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In 2010, 16.5 percent of all fatal vehicle crashes in Iowa involved large trucks compared to the national average of 7.8 percent. Only about 16 percent of these fatalities involved the occupants of the heavy vehicles, meaning that a majority of the fatalities in fatal crashes involve non-heavy-truck occupants. These statistics demonstrate the severe nature of heavy-truck crashes and underscore the serious impact that these crashes can have on the traveling public. These statistics also indicate Iowa may have a disproportionately higher safety risk compared to the nation with respect to heavy-truck safety. Several national studies, and a few statewide studies, have investigated large-truck crashes; however, no rigorous analysis of heavy-truck crashes has been conducted for Iowa. The objective of this study was to investigate and identify the causes, locations, and other factors related to heavy-truck crashes in Iowa with the goal of reducing crashes and promoting safety. To achieve this objective, this study used the most current statewide data of heavy-truck crashes in Iowa. This study also attempted to assess crash experience with respect to length of commercial driver’s license (CDL) licensure using the most recent five years of CDL data linked to the before mentioned crash data. In addition, this study used inspection and citation data from the Iowa Department of Transportation (DOT) Motor Vehicle Division and Iowa State Patrol to investigate the relationship between enforcement activities and crash experience.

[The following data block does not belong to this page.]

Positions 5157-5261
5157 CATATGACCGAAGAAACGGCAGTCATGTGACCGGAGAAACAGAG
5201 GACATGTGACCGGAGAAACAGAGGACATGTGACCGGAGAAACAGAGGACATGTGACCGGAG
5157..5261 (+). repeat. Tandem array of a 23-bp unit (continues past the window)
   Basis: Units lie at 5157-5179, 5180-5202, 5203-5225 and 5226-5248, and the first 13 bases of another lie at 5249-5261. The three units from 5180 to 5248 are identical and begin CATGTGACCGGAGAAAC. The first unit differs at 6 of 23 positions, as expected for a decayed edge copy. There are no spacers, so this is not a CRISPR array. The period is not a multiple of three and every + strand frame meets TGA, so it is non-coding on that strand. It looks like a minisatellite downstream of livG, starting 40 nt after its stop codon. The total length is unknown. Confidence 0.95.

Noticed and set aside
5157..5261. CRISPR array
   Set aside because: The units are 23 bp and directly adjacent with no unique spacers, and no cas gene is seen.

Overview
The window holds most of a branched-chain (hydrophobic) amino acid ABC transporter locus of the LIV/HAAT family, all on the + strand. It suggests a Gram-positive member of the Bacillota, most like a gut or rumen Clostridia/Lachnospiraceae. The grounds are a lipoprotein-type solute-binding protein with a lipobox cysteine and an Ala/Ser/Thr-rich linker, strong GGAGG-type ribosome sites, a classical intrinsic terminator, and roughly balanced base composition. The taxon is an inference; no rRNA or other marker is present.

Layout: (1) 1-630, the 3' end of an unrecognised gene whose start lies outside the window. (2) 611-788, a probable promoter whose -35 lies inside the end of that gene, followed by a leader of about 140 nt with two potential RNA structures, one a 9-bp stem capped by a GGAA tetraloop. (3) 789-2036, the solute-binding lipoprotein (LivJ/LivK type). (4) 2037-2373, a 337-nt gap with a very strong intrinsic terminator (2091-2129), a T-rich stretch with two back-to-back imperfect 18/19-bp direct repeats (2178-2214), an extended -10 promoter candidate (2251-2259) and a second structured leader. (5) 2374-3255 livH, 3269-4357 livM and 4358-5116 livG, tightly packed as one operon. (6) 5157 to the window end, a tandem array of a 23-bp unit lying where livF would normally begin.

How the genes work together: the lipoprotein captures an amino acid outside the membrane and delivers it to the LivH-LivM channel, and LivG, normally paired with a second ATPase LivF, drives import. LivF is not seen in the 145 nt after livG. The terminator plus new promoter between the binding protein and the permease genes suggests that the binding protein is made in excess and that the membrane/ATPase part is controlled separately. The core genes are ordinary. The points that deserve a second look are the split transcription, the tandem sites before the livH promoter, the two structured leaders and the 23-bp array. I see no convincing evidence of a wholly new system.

Report Number

InTrans Project 12-437,

Granting Agencies

Iowa Department of Transportation

Mid-America Transportation Center

U.S. DOT Research and Innovative Technology Administration



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5139 kb